Obituary: Denis Dowling

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The Independent Online
The connection between the New Zealand-born baritone Denis Dowling and Sadler's Wells (later English National) Opera spanned 45 years. Dowling made his debut with the company as Faninal in Der Rosenkavalier in March 1939, while still a student at the Royal College of Music, and said farewell on 29 June 1984 (five days after his 74th birthday) as Prince Nikolai Bolkonsky in Prokofiev's War and Peace at the Metropolitan in New York, on the last night of ENO's American tour.

Though he lost several years owing to the Second World War and its aftermath, Dowling clocked up a vast number of performances of more than 100 different roles. A skilful comedian, with a flexible lyric baritone voice, he excelled in Mozart and Rossini, but he was equally convincing as the sadistic Prison Camp Commandant in Jancek's From the House of the Dead or the Secret Police Agent in Menotti's The Consul and as Baron Mirko Zeta in The Merry Widow or Pooh Bah in The Mikado.

Denis Dowling was born in Ranfurly, New Zealand, and brought up on his father's sheep farm, where he himself worked on leaving school. After playing the baritone (saxhorn) in the local brass band, in 1929 he began to take singing lessons with Frank Tuohy, a well-known local voice teacher. Within a year he was entering - and winning - competitions in Dunedin and Christchurch and taking part in concerts and radio broadcasts.

In 1933 he sang Marquis Henri de Corneville in Planquette's Les Cloches de Corneville for the Dunedin Operatic and Dramatic Society, his "first essay into the realms of musical comedy". Then, after winning the Melbourne Sun Aria Contest in 1934, he came to London to study further.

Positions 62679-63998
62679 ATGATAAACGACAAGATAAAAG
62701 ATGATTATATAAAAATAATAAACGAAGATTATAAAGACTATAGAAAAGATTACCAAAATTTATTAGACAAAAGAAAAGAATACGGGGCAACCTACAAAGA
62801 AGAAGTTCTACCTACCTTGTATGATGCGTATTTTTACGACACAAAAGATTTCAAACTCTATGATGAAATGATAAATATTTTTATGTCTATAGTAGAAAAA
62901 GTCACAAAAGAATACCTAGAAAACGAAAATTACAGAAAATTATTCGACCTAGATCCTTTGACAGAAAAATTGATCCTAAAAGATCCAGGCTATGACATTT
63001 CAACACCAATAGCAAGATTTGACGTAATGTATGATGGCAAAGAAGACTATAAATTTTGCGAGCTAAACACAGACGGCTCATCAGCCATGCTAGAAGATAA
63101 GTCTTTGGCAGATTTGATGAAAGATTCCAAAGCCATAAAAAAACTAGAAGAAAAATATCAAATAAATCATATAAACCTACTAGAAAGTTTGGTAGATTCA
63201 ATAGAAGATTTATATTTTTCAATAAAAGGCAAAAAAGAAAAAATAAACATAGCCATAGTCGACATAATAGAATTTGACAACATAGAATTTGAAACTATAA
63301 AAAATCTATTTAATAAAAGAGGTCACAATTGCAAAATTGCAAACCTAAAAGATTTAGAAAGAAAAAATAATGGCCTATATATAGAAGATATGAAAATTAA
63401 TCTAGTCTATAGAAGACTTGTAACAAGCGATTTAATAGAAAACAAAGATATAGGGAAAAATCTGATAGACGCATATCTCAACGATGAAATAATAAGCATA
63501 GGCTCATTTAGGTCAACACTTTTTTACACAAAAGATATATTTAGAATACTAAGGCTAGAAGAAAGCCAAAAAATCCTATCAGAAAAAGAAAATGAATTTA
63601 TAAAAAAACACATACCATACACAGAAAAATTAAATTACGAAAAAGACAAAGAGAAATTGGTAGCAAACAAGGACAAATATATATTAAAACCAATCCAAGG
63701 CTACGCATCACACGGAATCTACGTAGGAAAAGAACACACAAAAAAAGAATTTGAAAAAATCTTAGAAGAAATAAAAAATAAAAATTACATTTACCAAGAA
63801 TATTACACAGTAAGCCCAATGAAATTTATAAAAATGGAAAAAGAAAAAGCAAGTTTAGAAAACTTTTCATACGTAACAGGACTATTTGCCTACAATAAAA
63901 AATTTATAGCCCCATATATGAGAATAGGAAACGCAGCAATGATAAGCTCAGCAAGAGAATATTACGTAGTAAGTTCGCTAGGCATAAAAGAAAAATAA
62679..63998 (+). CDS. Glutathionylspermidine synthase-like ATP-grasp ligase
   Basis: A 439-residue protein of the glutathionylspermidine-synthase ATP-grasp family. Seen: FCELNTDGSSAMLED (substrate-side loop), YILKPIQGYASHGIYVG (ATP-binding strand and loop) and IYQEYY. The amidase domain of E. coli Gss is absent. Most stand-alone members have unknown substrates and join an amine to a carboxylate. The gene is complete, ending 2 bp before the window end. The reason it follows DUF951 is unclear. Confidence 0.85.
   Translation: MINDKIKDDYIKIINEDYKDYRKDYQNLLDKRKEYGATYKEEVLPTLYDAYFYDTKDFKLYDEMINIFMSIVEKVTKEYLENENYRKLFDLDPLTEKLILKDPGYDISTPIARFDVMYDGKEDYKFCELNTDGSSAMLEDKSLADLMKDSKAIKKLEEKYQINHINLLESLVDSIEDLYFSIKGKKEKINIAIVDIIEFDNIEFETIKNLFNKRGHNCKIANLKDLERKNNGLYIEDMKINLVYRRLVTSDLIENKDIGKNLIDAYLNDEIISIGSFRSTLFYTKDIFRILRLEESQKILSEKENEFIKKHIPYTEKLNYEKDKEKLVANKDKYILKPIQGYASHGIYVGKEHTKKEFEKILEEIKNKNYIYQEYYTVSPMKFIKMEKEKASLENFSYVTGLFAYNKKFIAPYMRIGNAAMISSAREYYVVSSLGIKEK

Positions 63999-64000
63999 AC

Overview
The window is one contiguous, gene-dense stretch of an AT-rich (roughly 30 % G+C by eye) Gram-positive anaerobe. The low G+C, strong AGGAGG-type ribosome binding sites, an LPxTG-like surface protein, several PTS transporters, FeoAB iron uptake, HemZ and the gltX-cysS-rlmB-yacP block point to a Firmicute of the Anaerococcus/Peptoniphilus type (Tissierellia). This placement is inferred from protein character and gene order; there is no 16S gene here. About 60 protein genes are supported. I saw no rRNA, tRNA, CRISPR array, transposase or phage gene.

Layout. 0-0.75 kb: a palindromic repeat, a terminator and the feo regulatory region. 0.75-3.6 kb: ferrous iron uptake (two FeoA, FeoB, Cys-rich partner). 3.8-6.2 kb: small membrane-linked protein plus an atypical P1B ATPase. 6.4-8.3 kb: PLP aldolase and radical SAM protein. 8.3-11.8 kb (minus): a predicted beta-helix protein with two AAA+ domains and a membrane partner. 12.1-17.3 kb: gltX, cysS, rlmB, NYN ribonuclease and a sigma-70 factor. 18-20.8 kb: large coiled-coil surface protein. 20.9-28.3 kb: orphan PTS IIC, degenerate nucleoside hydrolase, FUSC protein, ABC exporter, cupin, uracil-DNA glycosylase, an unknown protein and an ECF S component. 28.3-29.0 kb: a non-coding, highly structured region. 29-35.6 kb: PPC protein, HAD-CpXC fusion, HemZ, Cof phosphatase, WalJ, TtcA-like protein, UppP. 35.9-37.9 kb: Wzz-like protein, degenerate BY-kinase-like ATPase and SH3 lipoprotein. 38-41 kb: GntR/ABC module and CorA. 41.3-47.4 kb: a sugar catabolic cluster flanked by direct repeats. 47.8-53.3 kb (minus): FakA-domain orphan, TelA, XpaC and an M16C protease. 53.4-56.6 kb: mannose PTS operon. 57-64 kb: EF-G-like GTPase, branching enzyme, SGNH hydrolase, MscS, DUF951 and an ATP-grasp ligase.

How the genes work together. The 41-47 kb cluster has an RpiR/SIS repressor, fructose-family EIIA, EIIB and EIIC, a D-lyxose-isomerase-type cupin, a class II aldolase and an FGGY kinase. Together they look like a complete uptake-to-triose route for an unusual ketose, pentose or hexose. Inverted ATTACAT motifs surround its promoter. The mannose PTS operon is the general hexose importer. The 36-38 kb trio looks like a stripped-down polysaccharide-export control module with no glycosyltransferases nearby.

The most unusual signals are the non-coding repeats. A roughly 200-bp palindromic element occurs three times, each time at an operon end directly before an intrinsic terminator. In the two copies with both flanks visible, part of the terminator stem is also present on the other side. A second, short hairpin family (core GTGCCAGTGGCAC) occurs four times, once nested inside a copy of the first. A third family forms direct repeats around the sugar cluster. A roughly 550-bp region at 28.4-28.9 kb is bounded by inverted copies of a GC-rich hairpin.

Dowling obtained a scholarship to the Royal College of Music, where his vocal teacher was Dawson Freer. In July 1937 his performance of Ford in a College production of Nicolai's Merry Wives of Windsor was noticed by Lilian Baylis, director of the Sadler's Wells Opera, who suggested that he should contact her when he had completed his studies. Though Baylis died later that year, in 1939 Dowling was asked to sing Faninal at Sadler's Wells.

As the first singer to be awarded the Tagore Gold Medal for the best all-round student of the year, he left the RCM in a blaze of glory, but the outbreak of the Second World War postponed all plans for the future. It would be nine years before he returned to Sadler's Wells.

During the war Dowling served as an officer with the Royal Artillery; taking part in the D-Day Normandy landings he was blown up twice, first into a barn, then out again, with dire effect on his lungs.

After demobilisation, in 1947 he joined the newly formed English Opera Group, singing Junius in The Rape of Lucretia and Sid in Britten's Albert Herring at Glyndebourne, Covent Garden, Copenhagen, Oslo, Amsterdam and Lucerne, and Ben Budge in Britten's version of The Beggar's Opera at Cambridge. In 1948 he finally returned to Sadler's Wells, making his first appearance as Silvio in Pagliacci.

New roles followed thick and fast: throughout the 1950s he was giving up to 70 performances a season. He sang Escamillo and Dancairo in Carmen, Dr Falke in Die Fledermaus, Angelotti in Tosca, a Showman and a Sergeant in Vaughan Williams's Hugh the Drover, Sharpless in Madam Butterfly, Baron Douphol and Germont in La Traviata, Pietro in Simon Boccanegra, Marcello in La Boheme and many other roles.